• Mac: Cmd + Option + J

One of the best things about arrays is that you can add, remove and update the array values within the program. For example, someone visiting your online store can add or remove items in their cart. From a programming perspective, the cart is an array. As the user shops, they add and remove items to the cart array.

Adding Data to Arrays

We can already see why arrays are one of the most used ways to store information in Javascript. There are many ways to work with them. Way too many for me to cover in one blog post. But if you head over to The Mozilla Developer Network you’ll find everything thing you need to know on arrays. When on the website find the sidebar on the left. You will see the list of properties and methods of the array object. The length property, for example, contains the number of items in an array.

const cart = [ 'bread'];
// returns 1

The length property is like a variable for that array. As you add and remove items to the array the length variable will increase or decrease. The easiest way to add items to an array is to use the array objects push method. Methods are actions you perform on an object, The push method lets you add one or more items to the end of an array. To use the method you simply type the arrays name followed by a period with the word push and a set of brackets with the values you want to add. Like the sample below.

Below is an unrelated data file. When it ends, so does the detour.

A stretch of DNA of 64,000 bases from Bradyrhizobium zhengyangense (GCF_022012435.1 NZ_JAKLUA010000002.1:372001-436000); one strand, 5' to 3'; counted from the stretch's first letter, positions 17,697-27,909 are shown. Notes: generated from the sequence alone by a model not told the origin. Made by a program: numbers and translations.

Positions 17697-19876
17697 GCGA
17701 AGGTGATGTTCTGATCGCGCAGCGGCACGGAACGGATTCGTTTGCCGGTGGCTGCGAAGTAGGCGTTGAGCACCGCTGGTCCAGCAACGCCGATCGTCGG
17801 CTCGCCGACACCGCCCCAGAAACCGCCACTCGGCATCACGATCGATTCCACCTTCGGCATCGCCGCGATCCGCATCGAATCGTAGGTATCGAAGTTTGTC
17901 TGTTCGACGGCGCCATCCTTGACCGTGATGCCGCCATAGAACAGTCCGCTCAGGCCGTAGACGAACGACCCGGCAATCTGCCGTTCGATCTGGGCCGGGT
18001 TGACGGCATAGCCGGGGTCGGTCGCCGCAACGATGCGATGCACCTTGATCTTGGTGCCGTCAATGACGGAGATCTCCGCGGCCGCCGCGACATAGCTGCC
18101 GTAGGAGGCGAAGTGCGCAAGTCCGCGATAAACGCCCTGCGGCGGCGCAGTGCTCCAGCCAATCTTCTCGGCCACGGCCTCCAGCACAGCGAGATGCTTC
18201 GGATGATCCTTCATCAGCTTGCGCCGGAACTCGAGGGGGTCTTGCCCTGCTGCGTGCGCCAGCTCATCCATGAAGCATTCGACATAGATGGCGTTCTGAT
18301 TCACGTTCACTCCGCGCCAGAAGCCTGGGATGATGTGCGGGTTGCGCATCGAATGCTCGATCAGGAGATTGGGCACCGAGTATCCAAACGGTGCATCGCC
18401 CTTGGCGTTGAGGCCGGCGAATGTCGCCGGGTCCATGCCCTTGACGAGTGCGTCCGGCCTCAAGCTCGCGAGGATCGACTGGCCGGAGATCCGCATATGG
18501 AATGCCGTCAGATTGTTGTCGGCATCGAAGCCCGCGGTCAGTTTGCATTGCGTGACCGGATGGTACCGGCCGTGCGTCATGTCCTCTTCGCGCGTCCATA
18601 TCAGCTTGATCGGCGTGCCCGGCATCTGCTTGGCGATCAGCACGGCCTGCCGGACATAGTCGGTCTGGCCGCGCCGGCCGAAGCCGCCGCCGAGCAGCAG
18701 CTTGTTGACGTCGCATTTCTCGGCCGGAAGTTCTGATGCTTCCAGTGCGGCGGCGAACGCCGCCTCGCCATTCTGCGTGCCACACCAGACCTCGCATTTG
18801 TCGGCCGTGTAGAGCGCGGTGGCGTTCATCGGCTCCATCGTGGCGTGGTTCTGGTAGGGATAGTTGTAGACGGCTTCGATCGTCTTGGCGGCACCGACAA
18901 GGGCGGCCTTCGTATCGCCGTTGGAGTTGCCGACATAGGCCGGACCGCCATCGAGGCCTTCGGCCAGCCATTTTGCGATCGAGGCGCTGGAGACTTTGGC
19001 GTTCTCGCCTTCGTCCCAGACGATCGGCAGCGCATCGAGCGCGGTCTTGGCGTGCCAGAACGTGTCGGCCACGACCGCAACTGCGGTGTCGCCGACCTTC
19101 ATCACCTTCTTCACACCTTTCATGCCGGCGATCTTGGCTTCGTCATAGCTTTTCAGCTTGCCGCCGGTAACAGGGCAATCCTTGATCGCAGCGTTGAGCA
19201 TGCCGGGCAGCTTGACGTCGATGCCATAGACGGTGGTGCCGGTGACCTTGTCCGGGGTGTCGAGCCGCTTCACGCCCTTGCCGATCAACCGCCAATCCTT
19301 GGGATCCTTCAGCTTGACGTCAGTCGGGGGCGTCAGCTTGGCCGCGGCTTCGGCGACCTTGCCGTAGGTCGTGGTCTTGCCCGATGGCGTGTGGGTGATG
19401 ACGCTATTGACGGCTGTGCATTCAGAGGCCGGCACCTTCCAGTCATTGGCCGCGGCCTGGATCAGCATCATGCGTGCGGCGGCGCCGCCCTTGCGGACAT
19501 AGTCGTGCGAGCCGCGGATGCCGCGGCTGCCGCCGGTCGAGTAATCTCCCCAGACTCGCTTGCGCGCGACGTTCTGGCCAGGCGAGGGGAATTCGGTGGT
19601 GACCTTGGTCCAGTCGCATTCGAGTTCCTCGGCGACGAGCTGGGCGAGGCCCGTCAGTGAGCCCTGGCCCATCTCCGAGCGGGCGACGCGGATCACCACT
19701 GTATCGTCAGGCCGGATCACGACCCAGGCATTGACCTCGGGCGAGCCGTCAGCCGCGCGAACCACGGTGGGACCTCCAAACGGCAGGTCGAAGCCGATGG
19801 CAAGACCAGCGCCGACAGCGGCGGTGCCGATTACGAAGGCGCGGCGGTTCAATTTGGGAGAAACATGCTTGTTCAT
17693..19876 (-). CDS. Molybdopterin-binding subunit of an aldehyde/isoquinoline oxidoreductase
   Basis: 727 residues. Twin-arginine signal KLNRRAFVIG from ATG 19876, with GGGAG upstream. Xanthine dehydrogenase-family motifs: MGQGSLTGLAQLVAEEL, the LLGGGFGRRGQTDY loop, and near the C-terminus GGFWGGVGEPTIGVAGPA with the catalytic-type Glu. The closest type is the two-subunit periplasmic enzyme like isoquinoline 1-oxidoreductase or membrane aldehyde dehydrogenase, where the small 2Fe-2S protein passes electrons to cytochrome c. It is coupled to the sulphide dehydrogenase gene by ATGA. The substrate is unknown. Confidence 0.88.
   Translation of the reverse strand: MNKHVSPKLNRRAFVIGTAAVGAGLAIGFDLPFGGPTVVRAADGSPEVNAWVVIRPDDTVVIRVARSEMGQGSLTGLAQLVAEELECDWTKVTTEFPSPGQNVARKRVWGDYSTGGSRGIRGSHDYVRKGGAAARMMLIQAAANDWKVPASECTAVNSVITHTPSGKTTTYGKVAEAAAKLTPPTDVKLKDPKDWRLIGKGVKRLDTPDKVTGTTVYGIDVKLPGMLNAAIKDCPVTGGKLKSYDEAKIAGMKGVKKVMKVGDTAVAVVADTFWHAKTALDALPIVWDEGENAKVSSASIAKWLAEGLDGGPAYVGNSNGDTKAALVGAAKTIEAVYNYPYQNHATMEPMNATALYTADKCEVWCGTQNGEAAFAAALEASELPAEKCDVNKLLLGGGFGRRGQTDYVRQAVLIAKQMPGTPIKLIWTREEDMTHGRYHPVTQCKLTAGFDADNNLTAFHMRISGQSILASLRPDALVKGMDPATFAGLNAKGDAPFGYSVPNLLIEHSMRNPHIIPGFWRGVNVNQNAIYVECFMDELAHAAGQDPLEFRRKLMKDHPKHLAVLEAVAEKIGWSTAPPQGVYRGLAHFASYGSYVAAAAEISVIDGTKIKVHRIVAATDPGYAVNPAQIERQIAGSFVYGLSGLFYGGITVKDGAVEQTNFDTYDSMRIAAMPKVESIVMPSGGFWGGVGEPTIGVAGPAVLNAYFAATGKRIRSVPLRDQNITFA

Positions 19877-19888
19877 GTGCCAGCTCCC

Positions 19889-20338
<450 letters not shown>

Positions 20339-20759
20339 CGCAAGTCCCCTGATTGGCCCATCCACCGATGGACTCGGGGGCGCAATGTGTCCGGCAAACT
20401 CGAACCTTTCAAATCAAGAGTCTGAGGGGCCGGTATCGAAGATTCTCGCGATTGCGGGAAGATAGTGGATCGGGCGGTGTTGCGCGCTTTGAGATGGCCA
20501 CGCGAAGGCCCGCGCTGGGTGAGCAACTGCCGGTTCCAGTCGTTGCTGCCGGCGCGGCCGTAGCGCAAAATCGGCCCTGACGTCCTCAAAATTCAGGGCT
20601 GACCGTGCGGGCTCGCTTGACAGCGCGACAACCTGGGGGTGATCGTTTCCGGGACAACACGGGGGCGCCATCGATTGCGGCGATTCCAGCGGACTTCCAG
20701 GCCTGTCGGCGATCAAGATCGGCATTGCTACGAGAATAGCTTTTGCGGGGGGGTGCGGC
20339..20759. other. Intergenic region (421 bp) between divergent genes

const animals = ['pigs', 'goats', 'sheep'];


// expected output: Array ["pigs", "goats", "sheep", "cows"]

Another benefit of the push method is that you can add more than one item to the end of the array. You simply add a comma as a separator followed by the next value.

animals.push('chickens', 'cats', 'dogs');

// expected output: Array ["pigs", "goats", "sheep", "cows", "chickens", "cats", "dogs"]

You can also add values to the beginning of an array by using the unshift method. The syntax is the same as the push method but it adds the values starting at the 0 index value. You can also add more than one value to the array.

const items = ['Hat', 'Ball', 'Shoes'];

// expected output: ['Socks', 'Scarf', 'Hat', 'Ball', 'Shoes']

Removing Items From Arrays

Just like the two methods of adding values to an array Javascript provides two methods for removing items from an array using pop or shift methods. The pop method is the opposite of push, while push adds items to the end of an array, pop pops the last item off and array.

const numbers = [ 1, 2, 3, 4, 5, 6 ];

let last = numbers.pop();
let first = numbers.shift();

If we ran the pop method on the numbers array the last item ‘6’ would be removed from that array. The pop method returns the value of the last item as well. Meaning you can use pop to get the last item in the array. The shift method is similar except it removes the first item from the array. If we used it on the number array it would return 1.